Reform and Revise the Legislative and Regulatory Frameworks

A comprehensive and clearly drafted legal and regulatory framework improves the investment climate for investors, promotes transparency and government accountability, facilitates better contract negotiations, and makes it easier to implement and regulate investment projects.

Governments should formulate or revise their laws according to their democratic processes, as a part of which relevant stakeholders, including communities which stand to be affected, should be consulted. A government’s national policies and policy objectives, as well as international and regional best practices should also be taken into account in the formulation or revision of such laws. Some governance frameworks and initiatives are available to assist with this process. 

If a public-private partnership (PPP) in an investment is envisaged, the PPP legal and regulatory framework may also need to be revised or updated. There may also be scope for leveraging investments in natural resource-related infrastructure (such as power, ports, rail, water, ICT) to address national infrastructure developments goals, which should be considered. For more information, see the Columbia Center on Sustainable Investment's work on Leveraging Mining-Related Infrastructure Investments for Development.

In relation to any investment, comprehensive environmental, social and human rights protections should also be included in the legal framework. Laws and regulations setting out such protections should reflect international and regional standards and best practices. They also need to address such issues as what data should be collected for impact assessments and management plans, which government agency or department should review and approve them, the process for revisions and corrections, and what the penalties are for non-compliance.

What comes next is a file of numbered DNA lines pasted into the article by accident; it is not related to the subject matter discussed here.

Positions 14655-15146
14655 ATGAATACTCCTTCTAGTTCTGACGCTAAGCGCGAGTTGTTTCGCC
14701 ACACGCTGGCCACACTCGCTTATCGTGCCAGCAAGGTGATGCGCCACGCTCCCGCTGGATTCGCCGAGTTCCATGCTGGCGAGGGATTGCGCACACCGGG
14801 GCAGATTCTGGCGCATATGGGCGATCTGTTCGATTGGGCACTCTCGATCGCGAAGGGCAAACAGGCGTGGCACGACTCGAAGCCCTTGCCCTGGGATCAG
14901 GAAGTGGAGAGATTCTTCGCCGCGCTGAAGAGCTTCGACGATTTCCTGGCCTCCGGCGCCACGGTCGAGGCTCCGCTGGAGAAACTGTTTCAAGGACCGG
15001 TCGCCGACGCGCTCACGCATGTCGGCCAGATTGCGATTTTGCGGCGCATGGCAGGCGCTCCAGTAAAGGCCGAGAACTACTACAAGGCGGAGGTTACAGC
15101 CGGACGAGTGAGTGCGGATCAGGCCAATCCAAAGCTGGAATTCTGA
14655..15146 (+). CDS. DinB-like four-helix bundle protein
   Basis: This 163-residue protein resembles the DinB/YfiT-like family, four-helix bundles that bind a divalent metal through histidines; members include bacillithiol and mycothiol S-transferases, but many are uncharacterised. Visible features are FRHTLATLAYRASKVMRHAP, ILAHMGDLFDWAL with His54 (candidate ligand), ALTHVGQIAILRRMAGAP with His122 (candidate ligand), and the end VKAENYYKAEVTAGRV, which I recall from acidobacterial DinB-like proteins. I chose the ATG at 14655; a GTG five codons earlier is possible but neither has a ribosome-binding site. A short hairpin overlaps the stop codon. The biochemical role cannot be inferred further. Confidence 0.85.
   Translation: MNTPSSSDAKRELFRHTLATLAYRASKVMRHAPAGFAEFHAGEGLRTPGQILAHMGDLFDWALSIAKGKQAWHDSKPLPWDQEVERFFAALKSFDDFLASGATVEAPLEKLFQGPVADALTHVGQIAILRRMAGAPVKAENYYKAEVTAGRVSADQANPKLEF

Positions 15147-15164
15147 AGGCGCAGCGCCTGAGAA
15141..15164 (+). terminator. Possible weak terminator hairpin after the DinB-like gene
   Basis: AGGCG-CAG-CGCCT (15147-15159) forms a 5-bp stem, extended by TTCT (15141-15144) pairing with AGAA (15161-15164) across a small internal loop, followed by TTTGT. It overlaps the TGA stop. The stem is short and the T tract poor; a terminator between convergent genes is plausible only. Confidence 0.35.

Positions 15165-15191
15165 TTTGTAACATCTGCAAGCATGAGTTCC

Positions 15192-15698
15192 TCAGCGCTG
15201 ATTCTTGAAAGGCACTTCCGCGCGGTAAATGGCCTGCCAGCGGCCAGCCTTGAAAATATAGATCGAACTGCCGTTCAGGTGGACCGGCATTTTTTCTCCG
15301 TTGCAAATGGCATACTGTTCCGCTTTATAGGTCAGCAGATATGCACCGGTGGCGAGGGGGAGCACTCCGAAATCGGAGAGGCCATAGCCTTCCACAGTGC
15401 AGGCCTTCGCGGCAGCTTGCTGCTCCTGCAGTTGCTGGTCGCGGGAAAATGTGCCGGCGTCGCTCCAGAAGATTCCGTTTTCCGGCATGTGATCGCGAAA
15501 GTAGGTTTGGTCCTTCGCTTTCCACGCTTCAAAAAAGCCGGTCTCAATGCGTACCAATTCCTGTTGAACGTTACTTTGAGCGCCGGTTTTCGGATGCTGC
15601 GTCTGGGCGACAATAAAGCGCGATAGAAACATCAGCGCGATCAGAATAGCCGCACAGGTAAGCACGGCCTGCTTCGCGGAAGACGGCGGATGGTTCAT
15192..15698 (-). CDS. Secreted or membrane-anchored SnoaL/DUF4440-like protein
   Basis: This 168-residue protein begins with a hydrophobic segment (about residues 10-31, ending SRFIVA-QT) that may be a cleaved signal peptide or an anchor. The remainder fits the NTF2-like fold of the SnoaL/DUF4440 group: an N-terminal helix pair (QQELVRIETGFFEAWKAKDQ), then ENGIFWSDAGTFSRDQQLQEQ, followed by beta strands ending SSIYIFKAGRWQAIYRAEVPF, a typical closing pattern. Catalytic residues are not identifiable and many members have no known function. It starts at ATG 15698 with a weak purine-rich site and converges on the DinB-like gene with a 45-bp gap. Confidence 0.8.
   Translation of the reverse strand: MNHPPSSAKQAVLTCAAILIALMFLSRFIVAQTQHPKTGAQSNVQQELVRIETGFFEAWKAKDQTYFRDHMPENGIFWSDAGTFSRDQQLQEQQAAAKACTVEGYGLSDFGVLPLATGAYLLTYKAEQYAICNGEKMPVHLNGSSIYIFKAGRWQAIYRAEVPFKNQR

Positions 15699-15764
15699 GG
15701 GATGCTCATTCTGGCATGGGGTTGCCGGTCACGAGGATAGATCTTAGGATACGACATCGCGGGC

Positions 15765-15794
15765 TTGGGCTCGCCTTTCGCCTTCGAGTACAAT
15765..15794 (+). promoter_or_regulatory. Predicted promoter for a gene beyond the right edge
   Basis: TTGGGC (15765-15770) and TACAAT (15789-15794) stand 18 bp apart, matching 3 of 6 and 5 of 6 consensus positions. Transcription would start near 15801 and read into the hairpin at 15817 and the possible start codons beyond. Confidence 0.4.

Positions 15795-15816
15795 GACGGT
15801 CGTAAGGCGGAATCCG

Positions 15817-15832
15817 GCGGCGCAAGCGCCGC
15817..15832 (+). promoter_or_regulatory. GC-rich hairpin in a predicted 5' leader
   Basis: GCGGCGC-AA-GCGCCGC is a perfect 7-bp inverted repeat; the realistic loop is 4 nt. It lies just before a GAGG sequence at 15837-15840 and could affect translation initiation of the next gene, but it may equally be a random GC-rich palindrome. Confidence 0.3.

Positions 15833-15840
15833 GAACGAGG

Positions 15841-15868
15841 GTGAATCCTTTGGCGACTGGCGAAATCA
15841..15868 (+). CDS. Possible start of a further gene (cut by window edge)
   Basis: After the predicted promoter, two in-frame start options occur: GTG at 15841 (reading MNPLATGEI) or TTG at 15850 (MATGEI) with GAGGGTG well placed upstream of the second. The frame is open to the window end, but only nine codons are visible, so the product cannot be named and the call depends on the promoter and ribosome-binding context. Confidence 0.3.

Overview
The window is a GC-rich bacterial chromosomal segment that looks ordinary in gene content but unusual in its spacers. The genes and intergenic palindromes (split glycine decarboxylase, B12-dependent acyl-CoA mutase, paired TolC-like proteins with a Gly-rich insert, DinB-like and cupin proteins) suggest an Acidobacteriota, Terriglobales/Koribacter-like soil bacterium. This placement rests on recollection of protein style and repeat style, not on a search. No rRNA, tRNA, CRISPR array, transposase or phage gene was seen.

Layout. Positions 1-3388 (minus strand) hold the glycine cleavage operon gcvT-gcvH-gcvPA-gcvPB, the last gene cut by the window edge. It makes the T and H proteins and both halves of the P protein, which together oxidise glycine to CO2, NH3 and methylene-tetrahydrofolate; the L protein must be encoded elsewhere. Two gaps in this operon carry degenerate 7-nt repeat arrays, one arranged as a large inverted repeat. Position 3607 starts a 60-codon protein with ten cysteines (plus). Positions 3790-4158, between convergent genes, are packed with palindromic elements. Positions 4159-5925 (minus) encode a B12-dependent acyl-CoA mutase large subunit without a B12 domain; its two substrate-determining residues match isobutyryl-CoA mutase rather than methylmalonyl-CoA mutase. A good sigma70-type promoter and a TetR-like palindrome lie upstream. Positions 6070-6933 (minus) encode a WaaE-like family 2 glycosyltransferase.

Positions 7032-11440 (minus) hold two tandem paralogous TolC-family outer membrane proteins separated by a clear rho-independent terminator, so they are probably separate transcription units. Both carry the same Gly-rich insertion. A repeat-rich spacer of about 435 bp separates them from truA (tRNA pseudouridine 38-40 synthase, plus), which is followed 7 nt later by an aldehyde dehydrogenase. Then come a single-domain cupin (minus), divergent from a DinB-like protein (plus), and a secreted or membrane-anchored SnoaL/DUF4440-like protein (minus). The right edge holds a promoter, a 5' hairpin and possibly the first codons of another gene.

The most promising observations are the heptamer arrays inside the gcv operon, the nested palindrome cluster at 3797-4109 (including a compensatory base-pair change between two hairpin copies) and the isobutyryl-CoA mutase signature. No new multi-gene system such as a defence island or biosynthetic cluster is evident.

Setting out such provisions in the laws governing contracts rather than in the contracts themselves could also limit their (re)negotiation at the contract stage, though some investors may seek to introduce stabilization clauses in the contracts that circumvent some of those standards.

The implementation of model contracts based on best practices and public consultations could further minimize the discretion in the contract negotiating process, with guidance as to which provisions may be amended in the course of negotiations and which may not.

Finally, the implementation of bilateral investment treaties may need to be considered. Where local content legislation is or has been implemented, governments need to ensure that the provisions in the investment treaties and local content requirements do not conflict.

Key Tools At This Stage

Natural Resource CharterIGF’s Mining Policy FrameworkLegal and Regulatory Issues Concerning Public-Private PartnershipsAfrican Mining Legislation AtlasFAOLEX